New proposals for revenue and transfer expenses

  • Not-for-profit
  • Public Sector

Tier 1 and Tier 2

The International Public Sector Accounting Standards Board (IPSASB) has published three related exposure drafts (EDs) dealing with revenue and transfer expenses.

  • ED 70 Revenue with Performance Obligations
  • ED 71 Revenue without Performance Obligations
  • ED 72 Transfer Expenses

The proposals in the EDs are relevant for Tier 1 and Tier 2 public benefit entities (PBEs)—both not-for-profit and public sector entities.

Accounting for revenue has been a hot topic since PBE Standards were introduced, particularly the requirements for non-exchange revenue. The IPSASB has issued proposals for two new revenue standards which would replace three existing revenue standards.

The IPSASB is also proposing a new standard on accounting for transfer expenses such as grants made to other parties. At present there is no IPSAS, and no PBE Standard, explicitly dealing with transfer expenses. In the absence of clear guidance on transfer expenses there have been debates about accounting for multi-year funding arrangements.

Once the IPSASB completes these projects the NZASB would look to develop new PBE Standards. We therefore encourage all Tier 1and Tier 2 PBEs to consider the proposals and provide feedback.


More detailed information about these EDs

ED 70 Revenue with Performance Obligations

ED 70 contains proposals for a new revenue standard that would supersede IPSAS 9 Revenue from Exchange Transactions and IPSAS 11 Construction Contracts.

ED 70 is based on IFRS 15 Revenue from Contracts with Customers, including the five-step revenue recognition approach in IFRS 15. The IPSASB has modified some of the requirements in IFRS 15. In particular, the IPSASB is proposing to extend the revenue recognition approach in IFRS 15 to transactions with performance obligations where the ultimate beneficiary is a third party. As a result, some transactions that currently fall within the scope of IPSAS 23 would fall within the scope of ED 70.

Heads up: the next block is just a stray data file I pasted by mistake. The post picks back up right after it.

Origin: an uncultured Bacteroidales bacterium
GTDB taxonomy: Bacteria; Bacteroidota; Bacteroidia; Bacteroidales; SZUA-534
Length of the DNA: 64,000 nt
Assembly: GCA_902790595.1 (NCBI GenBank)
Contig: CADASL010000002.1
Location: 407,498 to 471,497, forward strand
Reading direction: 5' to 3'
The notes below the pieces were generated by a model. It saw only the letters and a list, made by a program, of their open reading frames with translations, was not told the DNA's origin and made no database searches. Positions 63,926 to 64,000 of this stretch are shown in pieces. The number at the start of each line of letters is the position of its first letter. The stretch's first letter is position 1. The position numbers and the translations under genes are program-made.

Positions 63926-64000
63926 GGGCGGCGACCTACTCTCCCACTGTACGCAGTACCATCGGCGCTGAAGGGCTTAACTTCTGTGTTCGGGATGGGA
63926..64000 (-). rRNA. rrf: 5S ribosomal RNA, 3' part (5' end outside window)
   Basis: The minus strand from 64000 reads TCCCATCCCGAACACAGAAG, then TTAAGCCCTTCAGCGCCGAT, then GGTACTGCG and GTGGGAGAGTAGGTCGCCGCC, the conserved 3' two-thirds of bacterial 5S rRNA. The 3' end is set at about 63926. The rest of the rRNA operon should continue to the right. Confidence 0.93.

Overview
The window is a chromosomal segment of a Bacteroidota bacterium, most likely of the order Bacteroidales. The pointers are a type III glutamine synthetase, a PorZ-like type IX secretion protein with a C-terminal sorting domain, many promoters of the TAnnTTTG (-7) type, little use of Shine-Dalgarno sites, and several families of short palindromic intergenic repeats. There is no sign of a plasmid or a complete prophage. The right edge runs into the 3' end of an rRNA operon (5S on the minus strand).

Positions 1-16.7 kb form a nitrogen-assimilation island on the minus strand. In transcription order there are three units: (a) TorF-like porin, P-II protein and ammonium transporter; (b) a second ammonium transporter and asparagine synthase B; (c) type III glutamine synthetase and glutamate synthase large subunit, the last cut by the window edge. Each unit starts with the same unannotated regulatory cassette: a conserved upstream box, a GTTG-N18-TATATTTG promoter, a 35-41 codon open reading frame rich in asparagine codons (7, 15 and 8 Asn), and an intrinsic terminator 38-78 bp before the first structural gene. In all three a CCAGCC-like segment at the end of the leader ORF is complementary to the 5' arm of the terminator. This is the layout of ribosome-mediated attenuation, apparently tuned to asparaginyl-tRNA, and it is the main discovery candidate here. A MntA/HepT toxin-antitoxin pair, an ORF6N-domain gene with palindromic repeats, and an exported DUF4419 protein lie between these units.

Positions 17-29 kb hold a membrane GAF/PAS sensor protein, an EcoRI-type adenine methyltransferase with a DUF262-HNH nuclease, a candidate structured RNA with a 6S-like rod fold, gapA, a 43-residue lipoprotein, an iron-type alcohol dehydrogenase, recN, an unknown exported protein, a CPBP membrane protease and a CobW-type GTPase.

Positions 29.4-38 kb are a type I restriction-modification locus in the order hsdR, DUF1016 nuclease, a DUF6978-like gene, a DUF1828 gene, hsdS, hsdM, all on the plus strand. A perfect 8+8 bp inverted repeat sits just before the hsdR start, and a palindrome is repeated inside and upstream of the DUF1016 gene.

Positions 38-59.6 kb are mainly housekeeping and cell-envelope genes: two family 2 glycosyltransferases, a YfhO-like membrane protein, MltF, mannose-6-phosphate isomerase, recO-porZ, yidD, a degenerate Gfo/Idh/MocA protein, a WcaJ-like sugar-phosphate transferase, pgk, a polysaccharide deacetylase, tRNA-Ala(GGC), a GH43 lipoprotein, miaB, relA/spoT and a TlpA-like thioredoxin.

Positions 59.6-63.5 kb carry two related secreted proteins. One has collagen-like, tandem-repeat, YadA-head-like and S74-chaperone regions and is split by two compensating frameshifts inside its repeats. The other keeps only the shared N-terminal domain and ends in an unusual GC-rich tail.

ED 70 defines a performance obligation as a promise in a binding arrangement with a purchaser to transfer to the purchaser or third-party beneficiary either:

  1. A good or service (or a bundle of goods or services) that is distinct; or
  2. A series of distinct goods or services that are substantially the same and that have the same pattern of transfer to the purchaser or third-party beneficiary.

Revenue from transactions with performance obligations is recognised as the entity satisfies the performance obligations – this may be at a point in time or over time.


ED 71 Revenue without Performance Obligations

ED 71 is described as an update of IPSAS 23 Revenue from Non-Exchange Transactions (Taxes and Transfers). The proposed new standard would supersede IPSAS 23.

The proposals in ED 71 aim to address some of the issues encountered in applying IPSAS 23, including the difficulty of making the distinctions between exchange and non-exchange transactions, and between conditions and restrictions (with this distinction dependent on whether there is a return obligation), and the lack of guidance on multi-year funding arrangements.

Current revenue standards are based on an exchange/non-exchange distinction. In contrast, ED 70 and ED 71 are based on a performance obligation/no performance obligation distinction.

ED 71 contains proposals for accounting for revenue from:

  • transfers with present obligations. Even if a transaction does not give rise to performance obligations (as defined in ED 70), ED 71 allows for the possibility that obligations to perform a specified activity or spend money in a certain way could give rise to present obligations. An entity would recognise revenue as it satisfies the present obligations in the binding arrangement;